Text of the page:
Union discrimination can be characterized by an employer’s lack of effective response to an employee’s request to return to his job after a union detachment

Cass. Soc., January 31, 2024, 22-22.404

An employee has held various representative mandates since 2003. In early 2016, he was detached to a trade union on a part-time basis, but in February 2016 asked to return to his job on a full-time basis.

On January 20, 2017, he brought an action before the industrial tribunal seeking recognition that he had been discriminated because of his trade union activities, and claiming damages for loss of earnings, loss of pension rights and moral prejudice. To demonstrate this discrimination, he highlighted the fact that:

  • He has not received a pay rise since 2004;
  • His salary is lower than the salaries of employees in his category;
  • He has been stuck in grade 12 for 18 years (from 1996 to 2014);
  • Unlike what a collective agreement in force within the company provides, he did not benefit from the annual evaluation interviews or the interview that should automatically be offered if there is no individual raise for three consecutive years;
  • The employer did not react effectively when his union detachment ended, and he requested to resume his job on a full-time basis.

The Paris Court of Appeal (Cour d’appel, Paris, Pôle 6, chambre 4, 14 Septembre 2022 – n° 19/09524) considered that the following elements did not constitute union discrimination:

  • The lack of a salary increase since 2004: as no employee of the company had received an increase between 2005 and 2017;
  • The fact that his salary was lower than the salaries of employees in his category: because the employee did not justify the experience, training, and profile of the employees he was comparing himself to;
  • The fact that he was stuck in class 12 for 18 years (from 1996 to 2014): because he was promoted to class 13 in 2014.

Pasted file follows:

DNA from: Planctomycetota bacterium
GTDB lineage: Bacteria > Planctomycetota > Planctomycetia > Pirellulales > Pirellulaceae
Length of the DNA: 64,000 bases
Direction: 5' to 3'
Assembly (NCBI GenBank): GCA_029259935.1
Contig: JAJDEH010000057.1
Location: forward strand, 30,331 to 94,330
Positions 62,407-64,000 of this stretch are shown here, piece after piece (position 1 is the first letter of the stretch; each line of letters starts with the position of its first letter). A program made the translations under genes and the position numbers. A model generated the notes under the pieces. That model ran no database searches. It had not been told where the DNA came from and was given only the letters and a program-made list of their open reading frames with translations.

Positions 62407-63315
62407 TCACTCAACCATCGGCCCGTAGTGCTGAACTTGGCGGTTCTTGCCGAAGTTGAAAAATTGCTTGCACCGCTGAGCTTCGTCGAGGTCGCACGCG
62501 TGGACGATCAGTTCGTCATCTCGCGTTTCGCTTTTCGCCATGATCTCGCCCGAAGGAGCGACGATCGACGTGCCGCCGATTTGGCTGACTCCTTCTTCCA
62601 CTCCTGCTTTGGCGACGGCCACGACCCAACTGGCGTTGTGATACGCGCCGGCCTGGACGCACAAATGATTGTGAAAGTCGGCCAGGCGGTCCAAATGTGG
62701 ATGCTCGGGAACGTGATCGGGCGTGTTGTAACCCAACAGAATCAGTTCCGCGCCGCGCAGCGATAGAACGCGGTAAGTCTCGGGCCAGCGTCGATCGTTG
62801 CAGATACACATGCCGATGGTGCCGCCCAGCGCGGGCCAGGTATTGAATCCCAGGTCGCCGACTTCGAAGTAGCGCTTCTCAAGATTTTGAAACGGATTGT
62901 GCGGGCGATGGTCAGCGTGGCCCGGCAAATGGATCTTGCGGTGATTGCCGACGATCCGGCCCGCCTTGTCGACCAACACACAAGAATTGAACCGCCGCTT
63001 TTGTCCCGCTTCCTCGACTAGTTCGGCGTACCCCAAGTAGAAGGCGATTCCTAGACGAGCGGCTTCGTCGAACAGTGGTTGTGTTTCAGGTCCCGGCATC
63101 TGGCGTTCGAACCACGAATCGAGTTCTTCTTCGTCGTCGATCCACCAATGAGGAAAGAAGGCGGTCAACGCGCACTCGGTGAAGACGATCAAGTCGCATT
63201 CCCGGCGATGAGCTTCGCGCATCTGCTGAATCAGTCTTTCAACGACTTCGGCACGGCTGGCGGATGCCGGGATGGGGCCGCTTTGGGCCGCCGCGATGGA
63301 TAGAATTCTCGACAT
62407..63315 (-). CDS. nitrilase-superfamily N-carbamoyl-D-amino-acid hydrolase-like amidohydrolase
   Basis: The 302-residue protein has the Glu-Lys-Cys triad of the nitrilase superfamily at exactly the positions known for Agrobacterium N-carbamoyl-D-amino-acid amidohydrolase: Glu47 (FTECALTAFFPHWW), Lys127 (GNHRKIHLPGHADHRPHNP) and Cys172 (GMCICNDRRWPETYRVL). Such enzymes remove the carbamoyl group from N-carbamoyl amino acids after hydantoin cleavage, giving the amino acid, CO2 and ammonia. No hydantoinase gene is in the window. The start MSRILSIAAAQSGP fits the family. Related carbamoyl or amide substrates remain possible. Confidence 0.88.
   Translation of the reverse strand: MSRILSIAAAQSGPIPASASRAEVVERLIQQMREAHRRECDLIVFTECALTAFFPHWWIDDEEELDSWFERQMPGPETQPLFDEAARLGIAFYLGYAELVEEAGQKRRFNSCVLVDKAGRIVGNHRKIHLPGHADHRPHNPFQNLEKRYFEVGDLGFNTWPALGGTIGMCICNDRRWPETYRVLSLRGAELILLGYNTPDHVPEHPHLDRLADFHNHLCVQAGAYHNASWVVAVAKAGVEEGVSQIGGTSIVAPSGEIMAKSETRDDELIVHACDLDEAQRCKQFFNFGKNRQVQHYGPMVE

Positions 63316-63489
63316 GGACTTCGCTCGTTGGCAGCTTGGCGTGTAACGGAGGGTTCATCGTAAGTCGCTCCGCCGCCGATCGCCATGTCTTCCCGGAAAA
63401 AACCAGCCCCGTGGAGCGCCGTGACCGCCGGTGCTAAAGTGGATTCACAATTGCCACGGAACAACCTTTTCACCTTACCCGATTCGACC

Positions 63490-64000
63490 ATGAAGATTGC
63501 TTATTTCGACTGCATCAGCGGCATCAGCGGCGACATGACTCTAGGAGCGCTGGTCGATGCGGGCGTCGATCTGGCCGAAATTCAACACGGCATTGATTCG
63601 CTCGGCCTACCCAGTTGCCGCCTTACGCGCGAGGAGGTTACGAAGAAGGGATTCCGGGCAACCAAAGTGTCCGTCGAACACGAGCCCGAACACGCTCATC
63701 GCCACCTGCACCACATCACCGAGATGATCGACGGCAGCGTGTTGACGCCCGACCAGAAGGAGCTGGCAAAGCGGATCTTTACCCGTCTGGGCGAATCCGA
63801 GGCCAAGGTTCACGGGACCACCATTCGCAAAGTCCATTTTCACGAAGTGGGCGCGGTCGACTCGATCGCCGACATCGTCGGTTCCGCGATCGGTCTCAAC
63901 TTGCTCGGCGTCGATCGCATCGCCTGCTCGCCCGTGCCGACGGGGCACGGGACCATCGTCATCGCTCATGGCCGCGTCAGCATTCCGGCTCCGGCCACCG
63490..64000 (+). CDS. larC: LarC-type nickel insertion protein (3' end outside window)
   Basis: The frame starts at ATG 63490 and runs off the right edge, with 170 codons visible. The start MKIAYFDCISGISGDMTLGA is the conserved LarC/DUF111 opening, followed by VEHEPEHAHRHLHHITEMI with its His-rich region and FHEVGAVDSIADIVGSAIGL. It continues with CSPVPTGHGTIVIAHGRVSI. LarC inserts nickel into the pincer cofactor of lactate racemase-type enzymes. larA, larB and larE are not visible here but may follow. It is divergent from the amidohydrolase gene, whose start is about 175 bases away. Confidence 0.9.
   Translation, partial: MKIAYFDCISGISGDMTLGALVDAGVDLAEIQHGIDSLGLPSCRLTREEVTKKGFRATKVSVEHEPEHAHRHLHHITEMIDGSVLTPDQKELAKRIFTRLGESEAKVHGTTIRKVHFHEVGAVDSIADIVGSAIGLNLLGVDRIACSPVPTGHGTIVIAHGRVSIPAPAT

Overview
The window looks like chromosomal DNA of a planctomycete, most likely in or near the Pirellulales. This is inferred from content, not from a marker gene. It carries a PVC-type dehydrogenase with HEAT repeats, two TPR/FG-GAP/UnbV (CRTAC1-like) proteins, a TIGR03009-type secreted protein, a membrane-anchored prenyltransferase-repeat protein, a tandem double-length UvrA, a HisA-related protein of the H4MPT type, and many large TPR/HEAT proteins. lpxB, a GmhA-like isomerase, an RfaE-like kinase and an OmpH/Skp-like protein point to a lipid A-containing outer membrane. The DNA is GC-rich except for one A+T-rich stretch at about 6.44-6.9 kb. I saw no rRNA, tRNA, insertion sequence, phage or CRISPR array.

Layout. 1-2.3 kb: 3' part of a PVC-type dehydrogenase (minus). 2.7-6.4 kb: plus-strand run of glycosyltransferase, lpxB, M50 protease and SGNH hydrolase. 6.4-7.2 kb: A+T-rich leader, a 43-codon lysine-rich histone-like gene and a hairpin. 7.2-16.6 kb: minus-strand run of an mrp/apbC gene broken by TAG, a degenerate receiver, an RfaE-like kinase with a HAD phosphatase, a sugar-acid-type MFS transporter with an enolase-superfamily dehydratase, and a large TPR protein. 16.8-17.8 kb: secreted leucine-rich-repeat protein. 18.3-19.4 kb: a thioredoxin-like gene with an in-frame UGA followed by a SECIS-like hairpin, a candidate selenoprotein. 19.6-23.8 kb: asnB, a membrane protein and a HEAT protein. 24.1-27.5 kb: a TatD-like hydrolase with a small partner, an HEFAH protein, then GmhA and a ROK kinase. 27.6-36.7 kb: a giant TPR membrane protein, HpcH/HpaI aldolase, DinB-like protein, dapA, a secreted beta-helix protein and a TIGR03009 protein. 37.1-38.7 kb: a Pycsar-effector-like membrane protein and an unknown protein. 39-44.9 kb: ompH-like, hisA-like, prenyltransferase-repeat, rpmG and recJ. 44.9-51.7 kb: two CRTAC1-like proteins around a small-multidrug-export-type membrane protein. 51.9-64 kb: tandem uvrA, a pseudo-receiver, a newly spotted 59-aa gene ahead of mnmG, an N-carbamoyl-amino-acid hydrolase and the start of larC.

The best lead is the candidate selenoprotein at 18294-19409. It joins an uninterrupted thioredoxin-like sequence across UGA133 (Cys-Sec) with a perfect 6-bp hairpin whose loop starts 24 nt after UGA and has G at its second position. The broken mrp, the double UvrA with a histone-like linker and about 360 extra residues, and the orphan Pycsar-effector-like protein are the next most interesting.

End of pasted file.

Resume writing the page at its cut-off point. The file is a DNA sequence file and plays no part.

• The fact that he did not benefit from the interviews provided for in the collective agreement: because the employee did not demonstrate that he had asked to benefit from these interviews, nor did he establish that his colleagues had been treated differently.

Accordingly, the Court of Appeal dismissed the employee’s claim for damages to compensate for the loss of earnings and the loss of pension rights he claimed to have suffered.

However, the Paris Court of Appeal considered that the employer’s lack of effective response when the employee requested to resume his job at the end of his union detachment did indeed constitute union discrimination: specifically, the employer, while having offered several meetings to the employee via email, did not demonstrate having made a concrete offer for the employee’s return to the company on a full-time basis.

As a result, the court of appeal ordered the employer to pay damages to the employee, but only for the alleged moral injury (amounting to 3.000€, against 20.000€ requested for moral injury and approximately 14.000€ requested for salary and pension loss).

The employee appealed this decision to the Court of Cassation. This appeal was rejected by the Court of Cassation, which confirmed the appellate judge’s solution by stating in its reasons that ” The Court of Appeal, without disregarding the rules of evidence, held that, of the elements cited by the employee, only the lack of effective reaction from the employer to his request to resume his job after a union detachment suggested discrimination, and found that the employer did not demonstrate that this situation was justified by objective factors unrelated to any discrimination, thereby deducing the existence of union discrimination causing only moral damage to the employee, the amount of which it sovereignly assessed.”

This ruling, read in light of the appellate decision, guides employers in the case of a union detachment of one of their employees. When this specific period ends, the employer must:

  • Either make concrete proposals to enable the employee to return to work,
  • Or justify its failure to make concrete proposals by objective elements unrelated to any discrimination.

The decision of the Paris Court of Appeal also deserves our attention: it provides a concrete illustration of the objective elements that can be invoked by the employer to justify the absence of salary discrimination due to union activities.